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Tranquil PC ixL - Connectivity, Specifications and Power Usage

Ardjuna Seghers

By Ardjuna Seghers



Our Score:


As long as you can forgive its lack of USB 3.0 (not a limitation we're keen on, but it will depend on your intended usage), connectivity is yet another strong point of the mini-ITX ixL. At its front we have two USB 2.0 ports and a card reader, next to which is a small IR receiver.

Around the back are a further six USB ports, Gigabit Ethernet, DVI and HDMI video outputs, and both analogue and optical digital audio. What makes the small ixL unique, however, is its provision of no less than three external SATA ports. Considering this is (for now) still a more common storage interface than USB 3.0 and just as fast in real life, Tranquil PC's creation may hold high appeal for those with large amounts of data kept on external-storage.

Though you can spec up an ixL with a Core i5 CPU, 8GB of RAM and two hard drives (one 2.5in and one 3.5in), we have one of the lower-spec Core i3 systems, which is available for a more affordable £689.73. For this you get a dual-core Intel Core i3 530 running at 2.93GHz, which should be more than powerful enough to handle all your processing needs. The Core i5 option gives you a 3.2GHz 560 but, as this is still a dual-core CPU, we would be inclined to stick with the cheaper of the two.

Our review machine has only 2GB of DDR3 RAM, which is a bit low by today's standards so we would recommend doubling it to 4GB, even though the £48 Tranquil charges for this upgrade is a little over the odds. That said, 2GB should be enough for most basic tasks and multimedia, and Tranquil uses a single stick leaving you a free memory slot to add more at a later date.

Hard drive choices are quite extensive, with the option to go for a 64GB SSD as your system drive (which will set you back a not unreasonable £109) and a regular 3.5in hard drive of up to 2TB for data. However, our spec came with a single 2.5in 500GB 'laptop' drive, which might not perform as well as a same-capacity desktop drive and costs £10 more but is also quieter and uses less electricity, contributing to the ixL's impressive frugality.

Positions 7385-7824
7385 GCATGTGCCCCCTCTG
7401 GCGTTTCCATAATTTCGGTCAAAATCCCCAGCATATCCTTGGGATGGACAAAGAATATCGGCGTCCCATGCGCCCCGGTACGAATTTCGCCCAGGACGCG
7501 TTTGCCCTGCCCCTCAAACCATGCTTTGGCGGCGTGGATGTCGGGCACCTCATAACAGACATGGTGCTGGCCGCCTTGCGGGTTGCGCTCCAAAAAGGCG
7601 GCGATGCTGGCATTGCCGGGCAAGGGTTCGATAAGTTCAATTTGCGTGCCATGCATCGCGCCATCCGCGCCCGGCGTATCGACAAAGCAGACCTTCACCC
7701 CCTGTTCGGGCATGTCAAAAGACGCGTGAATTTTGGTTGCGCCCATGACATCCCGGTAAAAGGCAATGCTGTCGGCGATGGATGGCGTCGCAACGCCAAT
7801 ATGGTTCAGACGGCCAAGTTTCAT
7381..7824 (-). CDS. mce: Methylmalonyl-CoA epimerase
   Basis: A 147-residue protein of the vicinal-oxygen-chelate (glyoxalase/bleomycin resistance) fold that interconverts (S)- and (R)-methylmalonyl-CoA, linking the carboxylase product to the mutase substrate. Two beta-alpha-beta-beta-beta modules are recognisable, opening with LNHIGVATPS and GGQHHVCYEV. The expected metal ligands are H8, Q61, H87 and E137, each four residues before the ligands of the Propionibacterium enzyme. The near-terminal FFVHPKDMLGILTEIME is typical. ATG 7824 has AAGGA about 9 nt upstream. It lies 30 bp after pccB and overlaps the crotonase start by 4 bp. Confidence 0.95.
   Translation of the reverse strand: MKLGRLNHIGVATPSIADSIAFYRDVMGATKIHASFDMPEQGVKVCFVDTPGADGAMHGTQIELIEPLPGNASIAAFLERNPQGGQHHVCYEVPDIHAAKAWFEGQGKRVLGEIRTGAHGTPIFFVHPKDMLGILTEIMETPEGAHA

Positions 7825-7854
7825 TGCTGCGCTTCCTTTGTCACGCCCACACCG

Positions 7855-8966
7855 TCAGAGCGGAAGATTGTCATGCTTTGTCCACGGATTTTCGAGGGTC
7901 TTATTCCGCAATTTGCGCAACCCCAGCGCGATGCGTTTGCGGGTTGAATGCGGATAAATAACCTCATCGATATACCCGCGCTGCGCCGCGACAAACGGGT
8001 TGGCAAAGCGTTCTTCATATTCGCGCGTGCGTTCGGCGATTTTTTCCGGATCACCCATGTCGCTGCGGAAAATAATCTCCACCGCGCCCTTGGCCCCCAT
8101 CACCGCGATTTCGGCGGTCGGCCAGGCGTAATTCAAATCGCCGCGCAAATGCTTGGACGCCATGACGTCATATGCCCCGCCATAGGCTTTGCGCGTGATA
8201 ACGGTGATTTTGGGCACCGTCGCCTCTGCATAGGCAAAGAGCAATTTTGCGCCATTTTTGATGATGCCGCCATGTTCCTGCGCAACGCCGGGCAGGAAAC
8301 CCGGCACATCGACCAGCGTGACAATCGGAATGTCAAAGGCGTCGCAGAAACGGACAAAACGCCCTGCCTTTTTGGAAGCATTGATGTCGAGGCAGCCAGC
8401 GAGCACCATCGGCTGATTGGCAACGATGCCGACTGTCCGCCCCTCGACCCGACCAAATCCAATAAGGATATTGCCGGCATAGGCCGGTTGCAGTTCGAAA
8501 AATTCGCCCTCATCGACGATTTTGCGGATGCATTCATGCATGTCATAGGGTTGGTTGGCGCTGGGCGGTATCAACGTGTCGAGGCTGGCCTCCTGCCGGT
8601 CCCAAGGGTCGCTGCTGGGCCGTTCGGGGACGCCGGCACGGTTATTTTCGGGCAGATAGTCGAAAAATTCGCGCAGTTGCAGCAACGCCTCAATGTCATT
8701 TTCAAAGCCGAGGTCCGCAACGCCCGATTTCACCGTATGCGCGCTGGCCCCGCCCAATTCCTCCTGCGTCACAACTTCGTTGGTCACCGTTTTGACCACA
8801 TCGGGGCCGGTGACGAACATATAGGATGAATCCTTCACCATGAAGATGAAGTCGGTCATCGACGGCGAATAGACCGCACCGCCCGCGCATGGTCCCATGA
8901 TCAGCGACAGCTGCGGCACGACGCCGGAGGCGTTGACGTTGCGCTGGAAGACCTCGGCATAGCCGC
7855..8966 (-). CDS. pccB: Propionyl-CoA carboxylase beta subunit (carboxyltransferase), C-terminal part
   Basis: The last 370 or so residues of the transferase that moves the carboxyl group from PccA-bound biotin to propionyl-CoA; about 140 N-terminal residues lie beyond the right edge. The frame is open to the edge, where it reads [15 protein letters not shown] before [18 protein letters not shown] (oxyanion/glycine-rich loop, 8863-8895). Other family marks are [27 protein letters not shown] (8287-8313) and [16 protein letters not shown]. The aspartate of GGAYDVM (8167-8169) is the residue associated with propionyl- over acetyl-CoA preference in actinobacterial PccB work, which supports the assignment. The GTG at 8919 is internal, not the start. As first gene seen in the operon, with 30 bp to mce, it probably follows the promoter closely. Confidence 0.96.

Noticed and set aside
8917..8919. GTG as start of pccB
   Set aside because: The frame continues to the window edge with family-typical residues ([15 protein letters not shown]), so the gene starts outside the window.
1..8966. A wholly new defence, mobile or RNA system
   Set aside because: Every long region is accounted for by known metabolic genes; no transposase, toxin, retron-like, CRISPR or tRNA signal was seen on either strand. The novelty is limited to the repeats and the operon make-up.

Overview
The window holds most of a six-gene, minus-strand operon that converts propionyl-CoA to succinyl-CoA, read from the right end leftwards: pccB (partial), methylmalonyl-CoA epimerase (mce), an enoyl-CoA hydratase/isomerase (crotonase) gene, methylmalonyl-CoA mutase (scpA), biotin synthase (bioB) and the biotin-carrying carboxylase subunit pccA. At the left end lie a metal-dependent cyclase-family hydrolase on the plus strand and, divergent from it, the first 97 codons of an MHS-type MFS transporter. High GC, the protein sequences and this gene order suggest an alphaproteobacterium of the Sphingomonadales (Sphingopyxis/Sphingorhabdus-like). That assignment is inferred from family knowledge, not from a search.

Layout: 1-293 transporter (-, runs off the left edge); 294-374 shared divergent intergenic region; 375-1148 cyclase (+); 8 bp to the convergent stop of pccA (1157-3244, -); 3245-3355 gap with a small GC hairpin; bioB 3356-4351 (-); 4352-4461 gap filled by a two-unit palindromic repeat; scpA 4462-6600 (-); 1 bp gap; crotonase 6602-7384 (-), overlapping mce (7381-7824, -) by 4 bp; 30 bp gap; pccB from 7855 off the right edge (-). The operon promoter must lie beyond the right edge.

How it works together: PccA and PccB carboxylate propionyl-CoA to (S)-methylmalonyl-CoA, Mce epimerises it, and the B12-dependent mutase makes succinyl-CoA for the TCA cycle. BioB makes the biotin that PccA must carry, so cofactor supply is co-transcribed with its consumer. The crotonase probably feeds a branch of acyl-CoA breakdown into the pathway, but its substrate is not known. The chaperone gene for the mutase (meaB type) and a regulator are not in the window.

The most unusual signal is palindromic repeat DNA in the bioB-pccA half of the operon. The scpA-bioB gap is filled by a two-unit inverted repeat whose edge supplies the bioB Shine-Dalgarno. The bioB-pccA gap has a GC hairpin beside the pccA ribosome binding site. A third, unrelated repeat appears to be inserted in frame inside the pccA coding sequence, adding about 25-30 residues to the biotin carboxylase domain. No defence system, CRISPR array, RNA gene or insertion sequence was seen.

At idle, Tranquil PC's ixL consumed around 20W, while under load power usage generally stayed well below 50W. This is excellent considering the amount of power on offer and will be even lower if it's configured with an SSD only. Meanwhile, heat dissipation by the chassis (the finned side of which is linked directly to the CPU cooling block through lengthy heatpipes) was excellent: the Core i3 530 stayed below 50 degrees yet the case never became more than pleasantly warm to the touch. What's more, it was completely silent when not accessing the hard or optical drives. If we have any complaint, it's that due to the absence of a power LED (the case appears to have an LED indicator but it wasn't working) it was difficult to tell whether the ixL was turned on without turning on our monitor.


July 26, 2010, 3:55 pm